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Birth Control Beads

Research Says Birth Control Beads Are More Effective Than Condoms

We're happy to present this excerpt from one of our favorite sites, YourTango.


Despite what you may have learned in high school sex ed class, the rhythm method may actually be quite an effective form of birth control.

New research says a birth control method that tracks a woman's 12-day "fertile window" is more effective than a condom at preventing pregnancy.

Traditionally, the rhythm method consists of a woman keeping track of her menstrual cycle. That 12-day window takes into account the 24-hour lifespan of an egg and the five-day survival rate of sperm.

A previous study showed that the method was more than 95 percent effective at preventing pregnancy, which is a higher success rate than contraceptive devices like condoms or diaphragms. The new research, published in the October issue of the Journal of Family Planning & Reproductive Health Care, found that more than 1,600 women indicated they would likely continue to use the method.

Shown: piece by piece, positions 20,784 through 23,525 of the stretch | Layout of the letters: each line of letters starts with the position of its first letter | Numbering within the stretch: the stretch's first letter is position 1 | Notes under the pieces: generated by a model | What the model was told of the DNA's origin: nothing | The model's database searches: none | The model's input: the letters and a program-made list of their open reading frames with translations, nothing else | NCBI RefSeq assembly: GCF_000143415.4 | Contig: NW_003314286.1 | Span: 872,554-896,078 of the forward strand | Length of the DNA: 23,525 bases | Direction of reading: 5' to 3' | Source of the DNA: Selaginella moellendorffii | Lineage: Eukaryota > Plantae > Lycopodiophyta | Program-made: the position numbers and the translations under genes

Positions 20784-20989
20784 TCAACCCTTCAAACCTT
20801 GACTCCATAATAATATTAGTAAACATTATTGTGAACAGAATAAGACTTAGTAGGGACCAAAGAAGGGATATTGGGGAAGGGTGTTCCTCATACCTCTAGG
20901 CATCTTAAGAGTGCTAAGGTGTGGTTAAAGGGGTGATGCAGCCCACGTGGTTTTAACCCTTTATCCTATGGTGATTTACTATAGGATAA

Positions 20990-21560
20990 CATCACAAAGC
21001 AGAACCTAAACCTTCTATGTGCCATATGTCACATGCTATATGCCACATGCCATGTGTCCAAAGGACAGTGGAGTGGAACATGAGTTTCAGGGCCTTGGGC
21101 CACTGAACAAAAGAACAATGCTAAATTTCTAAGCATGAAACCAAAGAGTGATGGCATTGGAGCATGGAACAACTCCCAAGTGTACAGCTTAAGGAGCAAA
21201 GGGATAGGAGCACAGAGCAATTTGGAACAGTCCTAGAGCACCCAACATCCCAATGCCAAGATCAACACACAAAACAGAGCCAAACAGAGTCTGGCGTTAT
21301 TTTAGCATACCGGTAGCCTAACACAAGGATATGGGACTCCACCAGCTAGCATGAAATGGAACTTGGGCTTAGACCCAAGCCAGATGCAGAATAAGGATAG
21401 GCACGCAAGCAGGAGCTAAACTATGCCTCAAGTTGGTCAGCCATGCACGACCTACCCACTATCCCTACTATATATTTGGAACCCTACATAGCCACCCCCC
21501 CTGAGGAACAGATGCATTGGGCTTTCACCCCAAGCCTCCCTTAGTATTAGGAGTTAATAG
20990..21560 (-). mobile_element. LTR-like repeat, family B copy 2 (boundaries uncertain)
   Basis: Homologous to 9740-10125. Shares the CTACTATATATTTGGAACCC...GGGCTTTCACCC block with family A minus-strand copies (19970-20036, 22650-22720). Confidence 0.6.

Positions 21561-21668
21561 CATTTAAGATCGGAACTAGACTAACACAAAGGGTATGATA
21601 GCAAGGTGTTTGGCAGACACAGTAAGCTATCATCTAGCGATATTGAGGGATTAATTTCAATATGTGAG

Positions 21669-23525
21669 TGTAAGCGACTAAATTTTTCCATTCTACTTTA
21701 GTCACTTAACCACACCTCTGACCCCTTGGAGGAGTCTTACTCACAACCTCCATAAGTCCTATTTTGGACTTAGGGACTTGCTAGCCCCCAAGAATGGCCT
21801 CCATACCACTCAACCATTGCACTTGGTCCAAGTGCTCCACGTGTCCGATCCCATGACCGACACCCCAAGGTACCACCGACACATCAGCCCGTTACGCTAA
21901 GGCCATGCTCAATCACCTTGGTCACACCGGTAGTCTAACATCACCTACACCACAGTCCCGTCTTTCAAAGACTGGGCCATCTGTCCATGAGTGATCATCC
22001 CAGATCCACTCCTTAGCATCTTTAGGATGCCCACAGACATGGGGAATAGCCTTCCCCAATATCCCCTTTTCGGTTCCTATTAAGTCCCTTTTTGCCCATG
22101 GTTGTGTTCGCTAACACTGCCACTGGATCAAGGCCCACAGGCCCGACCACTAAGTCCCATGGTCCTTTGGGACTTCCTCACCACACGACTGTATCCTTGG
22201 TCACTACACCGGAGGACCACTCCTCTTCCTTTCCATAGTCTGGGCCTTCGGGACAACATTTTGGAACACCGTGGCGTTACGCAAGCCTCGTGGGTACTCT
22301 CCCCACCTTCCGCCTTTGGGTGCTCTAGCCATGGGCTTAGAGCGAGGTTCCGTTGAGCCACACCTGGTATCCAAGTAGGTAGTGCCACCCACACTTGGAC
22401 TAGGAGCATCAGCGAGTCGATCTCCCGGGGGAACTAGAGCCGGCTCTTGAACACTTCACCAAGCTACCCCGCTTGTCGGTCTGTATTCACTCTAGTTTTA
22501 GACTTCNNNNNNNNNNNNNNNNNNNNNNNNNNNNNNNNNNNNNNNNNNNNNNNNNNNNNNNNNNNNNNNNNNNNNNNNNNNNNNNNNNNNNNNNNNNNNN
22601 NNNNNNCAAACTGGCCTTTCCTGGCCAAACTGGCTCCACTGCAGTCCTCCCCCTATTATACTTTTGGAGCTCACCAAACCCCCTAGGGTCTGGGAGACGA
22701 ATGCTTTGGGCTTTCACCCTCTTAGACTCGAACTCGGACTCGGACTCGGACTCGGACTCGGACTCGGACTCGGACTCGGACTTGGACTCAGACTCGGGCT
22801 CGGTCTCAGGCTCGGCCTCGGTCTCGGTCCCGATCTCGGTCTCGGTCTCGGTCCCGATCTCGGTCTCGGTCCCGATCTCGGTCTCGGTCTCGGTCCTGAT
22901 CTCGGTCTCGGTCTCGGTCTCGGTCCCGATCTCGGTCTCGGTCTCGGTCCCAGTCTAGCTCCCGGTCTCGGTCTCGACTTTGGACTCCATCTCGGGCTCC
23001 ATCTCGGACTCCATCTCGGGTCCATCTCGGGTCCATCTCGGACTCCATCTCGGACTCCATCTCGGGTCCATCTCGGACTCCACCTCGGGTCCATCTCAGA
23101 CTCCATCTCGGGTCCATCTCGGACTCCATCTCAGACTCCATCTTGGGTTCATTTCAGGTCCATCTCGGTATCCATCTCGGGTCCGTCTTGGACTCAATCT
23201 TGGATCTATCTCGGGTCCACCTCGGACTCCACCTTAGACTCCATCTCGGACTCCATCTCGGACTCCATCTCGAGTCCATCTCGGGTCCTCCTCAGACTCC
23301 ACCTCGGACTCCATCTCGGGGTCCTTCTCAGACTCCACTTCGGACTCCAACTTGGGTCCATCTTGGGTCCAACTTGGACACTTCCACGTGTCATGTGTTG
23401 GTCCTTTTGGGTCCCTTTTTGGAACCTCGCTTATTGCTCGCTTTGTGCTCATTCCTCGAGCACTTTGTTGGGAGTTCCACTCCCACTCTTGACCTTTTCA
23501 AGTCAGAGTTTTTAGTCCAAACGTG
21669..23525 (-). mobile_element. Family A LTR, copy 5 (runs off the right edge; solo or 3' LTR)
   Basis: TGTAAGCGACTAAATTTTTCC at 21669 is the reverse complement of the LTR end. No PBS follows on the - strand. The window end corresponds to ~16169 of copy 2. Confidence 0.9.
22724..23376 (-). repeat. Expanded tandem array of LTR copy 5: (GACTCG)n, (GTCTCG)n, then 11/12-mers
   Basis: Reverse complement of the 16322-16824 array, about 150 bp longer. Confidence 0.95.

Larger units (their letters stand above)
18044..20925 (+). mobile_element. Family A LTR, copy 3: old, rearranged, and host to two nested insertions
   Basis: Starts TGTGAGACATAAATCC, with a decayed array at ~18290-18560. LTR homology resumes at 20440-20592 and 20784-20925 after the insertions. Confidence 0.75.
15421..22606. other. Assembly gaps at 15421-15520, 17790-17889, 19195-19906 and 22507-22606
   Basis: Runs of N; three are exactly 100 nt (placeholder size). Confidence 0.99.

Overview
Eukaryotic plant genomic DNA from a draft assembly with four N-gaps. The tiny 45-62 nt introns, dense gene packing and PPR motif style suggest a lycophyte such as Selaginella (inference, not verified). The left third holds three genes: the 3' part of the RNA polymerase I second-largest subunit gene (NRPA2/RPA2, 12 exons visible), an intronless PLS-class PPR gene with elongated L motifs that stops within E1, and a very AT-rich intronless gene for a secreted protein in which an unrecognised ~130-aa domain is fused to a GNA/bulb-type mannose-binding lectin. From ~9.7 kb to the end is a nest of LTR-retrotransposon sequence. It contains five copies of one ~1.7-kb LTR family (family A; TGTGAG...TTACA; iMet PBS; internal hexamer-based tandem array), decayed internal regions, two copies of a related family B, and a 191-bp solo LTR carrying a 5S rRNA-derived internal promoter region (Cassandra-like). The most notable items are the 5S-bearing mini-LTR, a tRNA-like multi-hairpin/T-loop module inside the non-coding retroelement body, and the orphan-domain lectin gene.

Those seeking an easy way to track their "window" can opt to use CycleBeads. Developed by the Institute for Reproductive Health, each of the 32 color-coded beads on this string represents a day of the menstrual cycle.

Here's how it works: The woman moves a small rubber ring over the bead that represents her current "day." The first day of her period is signified by a red bead. The following brown beads mean pregnancy is very unlikely. Beads 8 through 19 are glow-in-the-dark white, but act as a "red flag" to represent fertile days.

To read more about the study, visit YourTango: Research Says Birth Control Beads Are More Effective Than Condoms

Written by Kait Smith for YourTango.

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Chessaria-Moriarty Chessaria-Moriarty 4 years
If a woman is going to use this method, there is a better way than beads since this only seems to work for someone with a specific cycle. I have a friend who uses the cycle method by taking her temperature a few times a day and a few other things. I'd suggest researching this method completely before trying it.
BlancaCasablancas BlancaCasablancas 4 years
I'm actually very disappointed articles like these get published :/ I doubt the person who wrote this actually read the research study. It is stories like these that give condoms a bad rep. Like countchocula said, this method probably only works for women who have regular cycles.
countchocula countchocula 4 years
I imagine this only works for women who get their periods like clockwork.
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